There may be occasions when a chaperone may not be available, such as on home visits or in an out-of-hours setting. In these circumstances, you should consider whether the examination is urgent and necessary. If it is not urgent and the patient requests a chaperone, you could reschedule the appointment for a time when a chaperone is available.
If a patient declines a chaperone
The presence of a chaperone protects both the doctor and the patient. Even if a patient declines a chaperone, the doctor may feel it would be more prudent to have one for their own protection and/ or comfort. In such circumstances, the doctor should explain their position to the patient. If the patient still declines the offer of a chaperone, the doctor will need to determine whether they are happy to proceed with the examination or not. This is a personal decision that the
doctor will need to make, exercising their own clinical skills and judgement. If the doctor does proceed in the absence of a chaperone, they should carefully document that a chaperone was offered and declined. It is advisable that the doctor also makes a note detailing their rationale for undertaking the examination in the absence of a chaperone.
In all instances where a chaperone has been offered, it should be recorded in the patient’s clinical file whether it has been accepted or declined. Where a chaperone has been used, their identity, including name and job title, should also be recorded. If you use electronic records, you may find it useful to use a chaperone template to record the patient’s relevant decision.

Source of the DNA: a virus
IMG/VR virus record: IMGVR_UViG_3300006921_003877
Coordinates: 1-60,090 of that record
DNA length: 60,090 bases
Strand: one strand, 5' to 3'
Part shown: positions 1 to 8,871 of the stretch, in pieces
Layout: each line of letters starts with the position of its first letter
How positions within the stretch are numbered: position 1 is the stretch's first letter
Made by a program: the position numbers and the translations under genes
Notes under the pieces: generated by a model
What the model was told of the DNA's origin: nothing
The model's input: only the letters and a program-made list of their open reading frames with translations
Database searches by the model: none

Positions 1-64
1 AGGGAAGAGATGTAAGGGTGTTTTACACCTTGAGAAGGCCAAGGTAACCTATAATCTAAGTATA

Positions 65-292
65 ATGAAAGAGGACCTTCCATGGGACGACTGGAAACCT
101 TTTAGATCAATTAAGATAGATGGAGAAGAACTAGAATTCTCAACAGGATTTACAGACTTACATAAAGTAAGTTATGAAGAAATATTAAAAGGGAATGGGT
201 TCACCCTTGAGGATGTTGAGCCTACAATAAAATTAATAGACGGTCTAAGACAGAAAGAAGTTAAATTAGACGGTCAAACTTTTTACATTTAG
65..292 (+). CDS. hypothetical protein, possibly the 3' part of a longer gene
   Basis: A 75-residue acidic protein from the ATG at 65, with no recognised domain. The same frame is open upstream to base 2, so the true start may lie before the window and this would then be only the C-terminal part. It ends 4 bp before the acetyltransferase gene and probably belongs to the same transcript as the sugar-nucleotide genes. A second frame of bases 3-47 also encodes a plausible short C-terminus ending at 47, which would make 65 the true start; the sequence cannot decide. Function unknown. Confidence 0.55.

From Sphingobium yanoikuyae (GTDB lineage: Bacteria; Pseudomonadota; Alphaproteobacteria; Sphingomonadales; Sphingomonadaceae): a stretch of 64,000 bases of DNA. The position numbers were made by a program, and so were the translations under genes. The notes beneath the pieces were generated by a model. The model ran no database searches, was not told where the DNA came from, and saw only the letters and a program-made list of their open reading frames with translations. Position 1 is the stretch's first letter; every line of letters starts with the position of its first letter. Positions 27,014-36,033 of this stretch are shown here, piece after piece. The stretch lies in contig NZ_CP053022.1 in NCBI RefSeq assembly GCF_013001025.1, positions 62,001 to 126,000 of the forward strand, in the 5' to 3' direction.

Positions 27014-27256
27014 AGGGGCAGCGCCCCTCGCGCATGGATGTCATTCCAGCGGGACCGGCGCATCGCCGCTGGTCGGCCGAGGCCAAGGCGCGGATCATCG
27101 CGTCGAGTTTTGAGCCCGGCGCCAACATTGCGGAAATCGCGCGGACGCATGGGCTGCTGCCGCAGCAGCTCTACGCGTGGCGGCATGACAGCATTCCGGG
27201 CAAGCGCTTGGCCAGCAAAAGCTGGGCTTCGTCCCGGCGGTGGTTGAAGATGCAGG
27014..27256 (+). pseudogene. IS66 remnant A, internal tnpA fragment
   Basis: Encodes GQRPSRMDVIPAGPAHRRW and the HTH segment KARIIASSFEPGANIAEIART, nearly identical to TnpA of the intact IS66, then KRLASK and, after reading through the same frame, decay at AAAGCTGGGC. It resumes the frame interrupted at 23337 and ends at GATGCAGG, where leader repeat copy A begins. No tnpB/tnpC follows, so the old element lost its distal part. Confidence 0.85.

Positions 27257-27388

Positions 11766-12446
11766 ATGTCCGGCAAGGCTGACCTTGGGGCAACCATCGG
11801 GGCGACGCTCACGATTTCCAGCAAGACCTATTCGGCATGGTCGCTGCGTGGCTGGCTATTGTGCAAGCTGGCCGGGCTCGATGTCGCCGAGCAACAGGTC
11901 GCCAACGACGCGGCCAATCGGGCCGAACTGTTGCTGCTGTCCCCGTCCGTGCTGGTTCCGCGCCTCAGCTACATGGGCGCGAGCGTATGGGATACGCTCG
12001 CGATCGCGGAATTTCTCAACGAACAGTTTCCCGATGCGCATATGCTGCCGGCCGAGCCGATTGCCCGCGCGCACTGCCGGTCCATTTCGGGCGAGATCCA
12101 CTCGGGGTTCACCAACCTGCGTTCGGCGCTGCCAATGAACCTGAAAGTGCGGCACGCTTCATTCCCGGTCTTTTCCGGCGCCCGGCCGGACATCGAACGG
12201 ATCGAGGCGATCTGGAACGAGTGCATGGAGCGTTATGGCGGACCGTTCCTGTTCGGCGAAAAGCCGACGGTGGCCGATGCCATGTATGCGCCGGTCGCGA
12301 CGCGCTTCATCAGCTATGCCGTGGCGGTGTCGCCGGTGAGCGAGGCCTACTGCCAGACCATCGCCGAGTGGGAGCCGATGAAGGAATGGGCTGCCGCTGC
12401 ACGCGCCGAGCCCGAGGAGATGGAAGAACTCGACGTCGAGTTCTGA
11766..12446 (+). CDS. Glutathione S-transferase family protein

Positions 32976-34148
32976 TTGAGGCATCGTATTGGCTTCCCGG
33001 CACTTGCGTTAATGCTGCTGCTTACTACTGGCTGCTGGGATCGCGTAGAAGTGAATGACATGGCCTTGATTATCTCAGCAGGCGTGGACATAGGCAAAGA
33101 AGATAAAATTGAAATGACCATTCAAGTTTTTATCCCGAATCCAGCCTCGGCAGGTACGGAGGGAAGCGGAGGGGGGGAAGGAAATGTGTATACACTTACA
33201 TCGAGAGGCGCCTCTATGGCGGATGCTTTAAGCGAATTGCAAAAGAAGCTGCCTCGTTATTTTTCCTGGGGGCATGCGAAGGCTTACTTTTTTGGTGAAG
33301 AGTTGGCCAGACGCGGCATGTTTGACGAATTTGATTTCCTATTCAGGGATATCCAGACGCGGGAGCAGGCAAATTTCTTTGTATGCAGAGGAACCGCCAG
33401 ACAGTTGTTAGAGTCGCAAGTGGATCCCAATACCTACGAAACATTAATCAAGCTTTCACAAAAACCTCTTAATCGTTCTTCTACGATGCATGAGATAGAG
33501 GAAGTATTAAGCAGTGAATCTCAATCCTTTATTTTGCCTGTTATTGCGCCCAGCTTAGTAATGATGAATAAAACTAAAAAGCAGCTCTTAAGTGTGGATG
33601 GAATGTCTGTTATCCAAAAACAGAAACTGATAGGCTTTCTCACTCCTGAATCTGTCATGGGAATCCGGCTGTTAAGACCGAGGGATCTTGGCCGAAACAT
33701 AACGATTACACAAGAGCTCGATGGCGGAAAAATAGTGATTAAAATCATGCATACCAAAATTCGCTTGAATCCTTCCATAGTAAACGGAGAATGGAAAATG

Some clinicians may try to alleviate patients’ anxiety during sensitive examinations by using humour, making lighthearted comments, sharing personal stories, or minimisng the significance of the examination. While it’s natural to try to put patients at ease, the prevailing wisdom is that these types of comments can be misinterpreted by the patient and are best to be avoided.
In Medisec’s experience, the best way to minimise patient discomfort in these situations is to communicate clearly with the patient, be personable and compassionate and ensure that your personal behaviour remains professional throughout, so as to be beyond reproach.
A key focus in all clinical encounters should be an evaluation of whether to use a chaperone for some or all physical examinations. This should be done regardless of the gender of the patient or the clinician and irrespective of the long-term nature of the doctor-patient relationship. Chaperones can offer protection and comfort for doctors and patients, particularly during intimate examinations.
References on request
1. Develop a chaperone policy for your practice/organisation. Consider displaying your policy on your website and/or in your waiting room via a poster.
2. If an intimate examination is required, you should explain the nature of the procedure/examination and obtain the patient’s consent to proceed. If you need to modify the examination while it is underway, inform the patient and reconfirm consent.
3. Allow the patient time to ask any questions about the procedure. Be aware of, and respect, any cultural or religious issues.
4. Offer a chaperone to all patients for intimate examinations (or examinations which could be construed as such) – irrespective of the gender of the patient and the clinician.
5. Always respect patient privacy by providing an appropriate space to undress/re-dress. This applies to the clinician, your staff, and the chaperone.
6. Keep all conversations professional and avoid any personal or inappropriate comments.
7. The chaperone should stand in a position where they can see the patient and the process of the examination.
8. The chaperone should leave the room following the examination. They do not need to be present for any subsequent discussion of the patient’s condition or treatment.
9. Immediately after the consultation record the identity and job title of the chaperone, as well as any other relevant issues or concerns.